View the article online at http://citywire.co.uk/wealth-manager/article/a735435
Why do discretionaries abstain from shareholder votes?
by Danielle Levy on Feb 26, 2014 at 11:29
Rathbones appears to take a more active approach, voting on clients’ behalf as part of a company-wide policy.
This is driven by a corporate governance committee, which is chaired by a senior director, while the firm also gets input from a shareholder consultancy.
‘We have a policy of voting on all major holdings that we have in the UK market. Where we hold over a certain threshold of a certain company we will vote on those. If there is an issue that a client has, they are always entitled to come back and make their own statement. It is their shareholding. In the absence of that we will follow our policy,’ said Paul Chavasse (pictured), head of investment management at Rathbones.
The firm’s ethical arm, Rathbone Greenbank, also has the scope to engage with companies over clients’ specific issues.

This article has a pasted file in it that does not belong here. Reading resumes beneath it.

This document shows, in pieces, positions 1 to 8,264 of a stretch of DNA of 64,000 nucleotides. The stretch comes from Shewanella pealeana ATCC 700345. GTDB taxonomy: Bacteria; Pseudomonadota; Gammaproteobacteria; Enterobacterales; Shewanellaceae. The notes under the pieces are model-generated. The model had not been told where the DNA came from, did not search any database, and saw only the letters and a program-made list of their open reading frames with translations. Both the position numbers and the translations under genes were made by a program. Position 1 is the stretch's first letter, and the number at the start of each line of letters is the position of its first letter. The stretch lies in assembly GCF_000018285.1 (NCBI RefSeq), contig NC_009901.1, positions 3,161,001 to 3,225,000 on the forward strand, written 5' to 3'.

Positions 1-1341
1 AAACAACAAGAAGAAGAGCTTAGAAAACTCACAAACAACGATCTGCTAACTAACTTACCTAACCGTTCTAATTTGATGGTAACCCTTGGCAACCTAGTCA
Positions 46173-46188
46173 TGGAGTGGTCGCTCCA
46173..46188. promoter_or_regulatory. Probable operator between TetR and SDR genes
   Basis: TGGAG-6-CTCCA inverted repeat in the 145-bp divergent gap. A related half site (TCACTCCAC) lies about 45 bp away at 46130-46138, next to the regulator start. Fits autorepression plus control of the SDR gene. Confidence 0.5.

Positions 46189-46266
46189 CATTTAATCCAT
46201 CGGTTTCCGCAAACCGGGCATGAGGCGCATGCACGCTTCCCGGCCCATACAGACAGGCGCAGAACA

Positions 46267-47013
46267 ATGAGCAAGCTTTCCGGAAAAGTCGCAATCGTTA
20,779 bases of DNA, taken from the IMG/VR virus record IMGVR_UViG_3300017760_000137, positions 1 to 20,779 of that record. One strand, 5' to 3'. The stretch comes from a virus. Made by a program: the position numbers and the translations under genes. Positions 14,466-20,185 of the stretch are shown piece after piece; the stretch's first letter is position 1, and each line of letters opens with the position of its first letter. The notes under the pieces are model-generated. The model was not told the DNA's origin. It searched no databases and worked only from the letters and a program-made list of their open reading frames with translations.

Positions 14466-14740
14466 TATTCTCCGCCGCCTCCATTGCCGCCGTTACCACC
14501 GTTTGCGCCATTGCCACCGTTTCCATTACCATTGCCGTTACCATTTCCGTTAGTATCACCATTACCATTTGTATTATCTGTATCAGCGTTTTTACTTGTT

‘We certainly take a view that we are stewards of our clients’ investments and where possible we should engage and vote. It is part of being a shareholder and part of our responsibilities,’ Chavasse said.
Redmayne-Bentley allows its discretionary managers to vote if they wish but said this is not something that is done frequently. The firm provides an online service for shareholder voting for positions held in its nominee service and offers clients the opportunity to attend meetings if they wish, although there is a small charge for this.
‘As we are a bespoke investment management firm, each situation will be assessed individually and it will be down to the investment manager as to what action is required. All decisions are made on a case-by-case basis,’ said Redmayne-Bentley stockbroker Lauren Charnley.
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